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The 2021 housing market is off to a red-hot start

Real estate experts say buyers need to be ready to act fast

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If the first month of 2021 is any indication, the U.S. housing market will be even hotter than it was last year. A new report from Realtor.com says this year’s buyers need to be prepared to act quickly.

In its monthly Housing Trends Report, the online real estate marketplace said buyers aren’t waiting until spring when the market normally gets hot. With record low inventory, it says the market has become “fiercely competitive” to start the year.

"Demand for housing was already strong coming into the year and we don't see that slowing down with millennials reaching prime home-buying age, and many remote workers still in the market for more space," said realtor.com Chief Economist Danielle Hale. 

At the same time, Hale says sellers failed to materialize in January, pushing the number of homes for sale to new lows and suggesting that the new normal of rising prices and brisk sales will continue through at least the first half of 2021. 

“Those thinking of getting into the market this spring should brace themselves for a competitive season, especially in the market for existing homes," Hale said.

76 days on the market

The report shows the typical U.S. home spent 76 days on the market in January, 10 fewer days than last year. The decline in days on market slowed compared to December 2020, when homes sold 13 days more quickly than the previous year.

Homes are selling faster in spite of rising asking prices. In a separate report, real estate broker Redfin found that asking prices for newly-listed homes hit a new all-time record of $330,225, up 10 percent from the same time a year ago.

In a bad sign for buyers, asking prices typically do not pass the previous year's peak until March. Redfin says the early spike in asking prices suggests that this coming spring will see stronger price growth than is typical this time of year.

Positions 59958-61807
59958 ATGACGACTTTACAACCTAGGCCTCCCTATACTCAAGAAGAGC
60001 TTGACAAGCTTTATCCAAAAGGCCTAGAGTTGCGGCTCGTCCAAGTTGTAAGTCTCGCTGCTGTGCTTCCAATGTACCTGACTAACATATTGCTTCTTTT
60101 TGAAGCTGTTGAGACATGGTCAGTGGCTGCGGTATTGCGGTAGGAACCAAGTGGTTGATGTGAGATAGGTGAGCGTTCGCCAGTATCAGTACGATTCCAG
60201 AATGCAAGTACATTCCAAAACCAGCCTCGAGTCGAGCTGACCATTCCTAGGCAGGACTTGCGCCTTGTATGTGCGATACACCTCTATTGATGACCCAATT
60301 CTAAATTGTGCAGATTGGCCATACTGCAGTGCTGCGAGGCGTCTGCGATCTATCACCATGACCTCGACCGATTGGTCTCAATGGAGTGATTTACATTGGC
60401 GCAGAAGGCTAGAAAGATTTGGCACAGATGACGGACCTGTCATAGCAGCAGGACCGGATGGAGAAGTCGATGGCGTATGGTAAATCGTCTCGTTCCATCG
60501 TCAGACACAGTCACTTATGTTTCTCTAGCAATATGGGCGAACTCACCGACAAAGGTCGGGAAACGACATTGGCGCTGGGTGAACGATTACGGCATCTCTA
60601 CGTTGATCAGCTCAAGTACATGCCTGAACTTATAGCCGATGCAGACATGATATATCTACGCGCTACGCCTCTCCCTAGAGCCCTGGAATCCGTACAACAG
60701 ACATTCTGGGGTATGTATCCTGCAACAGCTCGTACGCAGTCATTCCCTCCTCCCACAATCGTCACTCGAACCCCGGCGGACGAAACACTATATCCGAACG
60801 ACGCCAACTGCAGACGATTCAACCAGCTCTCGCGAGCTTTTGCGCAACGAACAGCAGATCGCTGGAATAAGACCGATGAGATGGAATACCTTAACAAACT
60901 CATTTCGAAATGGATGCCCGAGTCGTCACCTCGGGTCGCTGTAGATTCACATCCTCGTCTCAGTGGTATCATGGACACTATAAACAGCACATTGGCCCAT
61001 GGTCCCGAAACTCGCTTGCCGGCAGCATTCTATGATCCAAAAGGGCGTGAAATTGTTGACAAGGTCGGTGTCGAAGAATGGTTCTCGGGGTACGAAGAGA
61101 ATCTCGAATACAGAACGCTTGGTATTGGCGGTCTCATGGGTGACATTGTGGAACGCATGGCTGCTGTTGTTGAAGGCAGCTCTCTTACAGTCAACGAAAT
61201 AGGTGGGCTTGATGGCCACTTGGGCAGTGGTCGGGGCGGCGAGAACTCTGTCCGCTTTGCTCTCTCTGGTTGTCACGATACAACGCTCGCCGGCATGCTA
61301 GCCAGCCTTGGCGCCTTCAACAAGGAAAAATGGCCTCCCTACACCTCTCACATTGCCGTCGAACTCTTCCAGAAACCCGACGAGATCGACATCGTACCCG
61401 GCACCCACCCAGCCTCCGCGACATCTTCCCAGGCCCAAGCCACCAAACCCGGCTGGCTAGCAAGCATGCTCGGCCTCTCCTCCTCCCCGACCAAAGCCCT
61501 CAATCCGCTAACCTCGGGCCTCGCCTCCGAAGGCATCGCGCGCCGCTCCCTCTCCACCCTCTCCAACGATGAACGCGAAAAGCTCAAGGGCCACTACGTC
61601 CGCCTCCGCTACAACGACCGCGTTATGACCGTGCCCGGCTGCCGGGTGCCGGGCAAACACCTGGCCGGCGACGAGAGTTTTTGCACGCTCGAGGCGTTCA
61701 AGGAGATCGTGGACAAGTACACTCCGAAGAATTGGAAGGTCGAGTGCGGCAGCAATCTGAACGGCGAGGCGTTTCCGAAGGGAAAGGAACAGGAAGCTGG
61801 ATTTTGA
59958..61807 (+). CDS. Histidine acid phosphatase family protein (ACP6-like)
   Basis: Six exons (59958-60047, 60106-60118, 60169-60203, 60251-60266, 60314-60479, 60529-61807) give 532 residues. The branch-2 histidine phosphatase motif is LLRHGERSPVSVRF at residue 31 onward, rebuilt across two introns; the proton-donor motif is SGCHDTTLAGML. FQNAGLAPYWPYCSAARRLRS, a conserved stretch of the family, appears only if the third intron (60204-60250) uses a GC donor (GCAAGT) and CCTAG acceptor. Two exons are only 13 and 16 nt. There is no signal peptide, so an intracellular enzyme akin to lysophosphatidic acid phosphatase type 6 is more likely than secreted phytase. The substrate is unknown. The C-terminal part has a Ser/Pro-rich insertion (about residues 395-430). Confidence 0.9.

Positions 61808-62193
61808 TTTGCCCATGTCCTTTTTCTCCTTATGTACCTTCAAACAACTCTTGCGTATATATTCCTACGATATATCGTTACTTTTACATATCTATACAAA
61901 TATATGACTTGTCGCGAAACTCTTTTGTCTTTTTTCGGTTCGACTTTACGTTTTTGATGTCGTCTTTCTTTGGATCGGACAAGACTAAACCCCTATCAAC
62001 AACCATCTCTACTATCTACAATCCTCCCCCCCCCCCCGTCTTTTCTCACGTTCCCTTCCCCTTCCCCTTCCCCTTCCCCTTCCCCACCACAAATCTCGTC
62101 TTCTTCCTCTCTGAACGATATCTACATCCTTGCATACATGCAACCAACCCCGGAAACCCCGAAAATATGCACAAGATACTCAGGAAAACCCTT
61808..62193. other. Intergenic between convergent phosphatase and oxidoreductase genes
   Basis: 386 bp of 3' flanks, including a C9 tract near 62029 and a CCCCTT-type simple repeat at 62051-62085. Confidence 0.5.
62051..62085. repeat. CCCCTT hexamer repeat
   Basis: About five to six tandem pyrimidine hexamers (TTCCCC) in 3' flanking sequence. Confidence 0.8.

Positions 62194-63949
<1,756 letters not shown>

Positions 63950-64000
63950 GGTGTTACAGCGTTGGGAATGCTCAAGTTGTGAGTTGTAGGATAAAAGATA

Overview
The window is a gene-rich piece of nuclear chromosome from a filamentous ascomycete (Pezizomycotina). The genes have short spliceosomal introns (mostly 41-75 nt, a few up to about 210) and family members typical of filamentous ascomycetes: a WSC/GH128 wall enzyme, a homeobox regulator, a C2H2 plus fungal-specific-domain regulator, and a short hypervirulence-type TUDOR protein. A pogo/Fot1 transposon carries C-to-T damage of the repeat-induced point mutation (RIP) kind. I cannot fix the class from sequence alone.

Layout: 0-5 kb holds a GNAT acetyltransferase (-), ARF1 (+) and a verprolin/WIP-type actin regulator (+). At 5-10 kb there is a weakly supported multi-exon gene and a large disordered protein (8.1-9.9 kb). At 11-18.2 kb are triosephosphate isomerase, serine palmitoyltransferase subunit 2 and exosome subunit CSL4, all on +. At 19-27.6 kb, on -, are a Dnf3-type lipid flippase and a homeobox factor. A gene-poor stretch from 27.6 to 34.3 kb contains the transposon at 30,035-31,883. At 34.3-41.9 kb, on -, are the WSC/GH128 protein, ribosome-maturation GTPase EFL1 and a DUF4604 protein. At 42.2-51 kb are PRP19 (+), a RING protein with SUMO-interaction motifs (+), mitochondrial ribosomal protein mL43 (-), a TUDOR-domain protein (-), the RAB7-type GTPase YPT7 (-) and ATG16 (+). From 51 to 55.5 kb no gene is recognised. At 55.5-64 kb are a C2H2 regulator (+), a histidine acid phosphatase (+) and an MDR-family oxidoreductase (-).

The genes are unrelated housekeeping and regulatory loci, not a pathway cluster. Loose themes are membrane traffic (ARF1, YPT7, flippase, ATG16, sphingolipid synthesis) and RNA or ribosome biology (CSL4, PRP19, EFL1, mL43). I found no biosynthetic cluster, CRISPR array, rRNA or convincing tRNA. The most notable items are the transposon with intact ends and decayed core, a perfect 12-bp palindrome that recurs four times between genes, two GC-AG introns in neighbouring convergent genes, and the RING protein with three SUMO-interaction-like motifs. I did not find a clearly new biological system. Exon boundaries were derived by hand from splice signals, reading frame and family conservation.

"With more and more homes going off the market before buyers have had a chance to tour them, it has never been more important for homebuyers to be well prepared," said Redfin’s chief economist Daryl Fairweather. 

First, get prepared

Fairweather says buyers need to spend some time preparing before they think about looking at houses. Working with an experienced and well-qualified real estate agent who knows the local market will make the entire process easier.

After selecting an agent, buyers need to get “pre-approved” for a mortgage. A lender will look over a buyer’s finances and credit history and will issue a letter saying the applicant has been pre-approved for a loan of a certain amount. 

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With a pre-approval letter in hand, you can begin looking at homes. Keep in mind that others may offer more than the asking price and starting a bidding war. It’s prudent to focus on homes in the middle of your price range instead of the top. You may have to offer a little more to get the house of your dreams.

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